Now, if this infected person later meets someone and becomes intimate with that person without divulging their HIV status then in many states that is considered a crime which means there are laws that require them to divulge their status prior to becoming intimate with someone, but those laws DO NOT protect you as a healthcare provider in "facilitating" the divulging of this persons status. Which means you can't think, "well since this person is "committing" a crime, i can tell on him/her." Unfortunately these laws are only in place to prosecute after the fact. You can and you will lose your license for violating a persons HIV status confidentiality and it is considered one of the severest violations of HIPPA! In fact their is no more severe violation of HIPPA than divulging a person's HIV status! Their may be some HIPPA violations that are comparable but no other violation surpasses it! So much so that many medical information release forms have a special box where the person has to specifically consent to an HIV status/HIV medical record so that those too can be included in the passing on of medical information. In other words, when you sign a medical release form it does not automatically include any and all HIV medical information including status, you have to sign an additional release specifically for HIV medical information or check the appropriate box. So even making the private MD aware of the persons status without the consent of the patient is a violation of HIPPA. Although one would think that a persons private MD would already know this but don't be surprised as many people will go get tested at the health department in order to purposely avoid involving their MD.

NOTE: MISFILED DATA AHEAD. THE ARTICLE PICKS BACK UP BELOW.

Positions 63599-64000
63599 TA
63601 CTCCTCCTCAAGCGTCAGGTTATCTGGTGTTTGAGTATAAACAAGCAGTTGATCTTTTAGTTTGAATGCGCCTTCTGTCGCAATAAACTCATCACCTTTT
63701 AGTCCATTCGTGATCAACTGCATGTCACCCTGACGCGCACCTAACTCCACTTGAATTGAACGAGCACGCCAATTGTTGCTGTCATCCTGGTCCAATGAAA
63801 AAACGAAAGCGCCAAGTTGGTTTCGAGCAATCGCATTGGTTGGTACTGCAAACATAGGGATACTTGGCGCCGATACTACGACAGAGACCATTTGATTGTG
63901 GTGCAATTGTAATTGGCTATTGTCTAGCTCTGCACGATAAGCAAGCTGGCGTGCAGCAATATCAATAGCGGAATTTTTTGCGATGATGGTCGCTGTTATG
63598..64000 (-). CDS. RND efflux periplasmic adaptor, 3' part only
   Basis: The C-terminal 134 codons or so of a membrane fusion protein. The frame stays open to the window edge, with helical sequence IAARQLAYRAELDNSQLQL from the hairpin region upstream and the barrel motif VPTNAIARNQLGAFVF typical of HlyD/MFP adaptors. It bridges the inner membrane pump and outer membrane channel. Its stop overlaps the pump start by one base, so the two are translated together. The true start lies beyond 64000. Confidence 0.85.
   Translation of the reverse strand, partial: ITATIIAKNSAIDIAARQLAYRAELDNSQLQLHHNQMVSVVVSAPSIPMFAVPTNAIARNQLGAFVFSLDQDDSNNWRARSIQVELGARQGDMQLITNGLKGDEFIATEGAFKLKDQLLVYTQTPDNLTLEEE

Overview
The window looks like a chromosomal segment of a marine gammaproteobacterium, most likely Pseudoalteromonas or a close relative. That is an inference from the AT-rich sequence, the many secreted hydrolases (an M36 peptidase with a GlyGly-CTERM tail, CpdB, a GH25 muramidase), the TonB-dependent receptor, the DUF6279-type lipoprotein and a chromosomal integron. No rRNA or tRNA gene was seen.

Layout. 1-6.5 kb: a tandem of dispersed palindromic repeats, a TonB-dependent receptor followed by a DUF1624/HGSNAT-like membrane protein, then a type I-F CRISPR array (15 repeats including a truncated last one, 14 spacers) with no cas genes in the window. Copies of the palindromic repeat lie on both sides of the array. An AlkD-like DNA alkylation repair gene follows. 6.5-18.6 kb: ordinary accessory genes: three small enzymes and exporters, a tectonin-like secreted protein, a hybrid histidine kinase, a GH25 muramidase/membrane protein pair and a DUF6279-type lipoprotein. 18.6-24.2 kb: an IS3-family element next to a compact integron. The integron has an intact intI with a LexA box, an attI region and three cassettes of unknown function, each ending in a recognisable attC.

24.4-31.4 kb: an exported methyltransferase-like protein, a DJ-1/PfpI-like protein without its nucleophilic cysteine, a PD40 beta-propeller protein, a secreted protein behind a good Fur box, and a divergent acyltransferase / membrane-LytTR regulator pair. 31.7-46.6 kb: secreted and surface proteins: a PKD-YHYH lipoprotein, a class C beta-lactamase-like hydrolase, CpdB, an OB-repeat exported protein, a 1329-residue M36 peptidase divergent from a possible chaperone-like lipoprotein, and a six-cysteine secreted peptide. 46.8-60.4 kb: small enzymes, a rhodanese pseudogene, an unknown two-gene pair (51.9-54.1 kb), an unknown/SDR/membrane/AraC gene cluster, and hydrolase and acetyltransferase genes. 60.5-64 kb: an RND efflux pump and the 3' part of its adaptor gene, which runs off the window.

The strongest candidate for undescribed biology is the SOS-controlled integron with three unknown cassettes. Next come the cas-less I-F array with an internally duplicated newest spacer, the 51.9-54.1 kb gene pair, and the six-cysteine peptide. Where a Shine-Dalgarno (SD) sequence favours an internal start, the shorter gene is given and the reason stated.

As for if this girl was my sister...I would hope that my sister had enough sense to have herself and her partner tested for HIV before becoming intimate with this person and to use protection until then. We all make choices here and even with paying due diligence to our matters (ex:getting tested, using condoms) we can never be 100 percent sure the other person is being true to us...life's a gamble.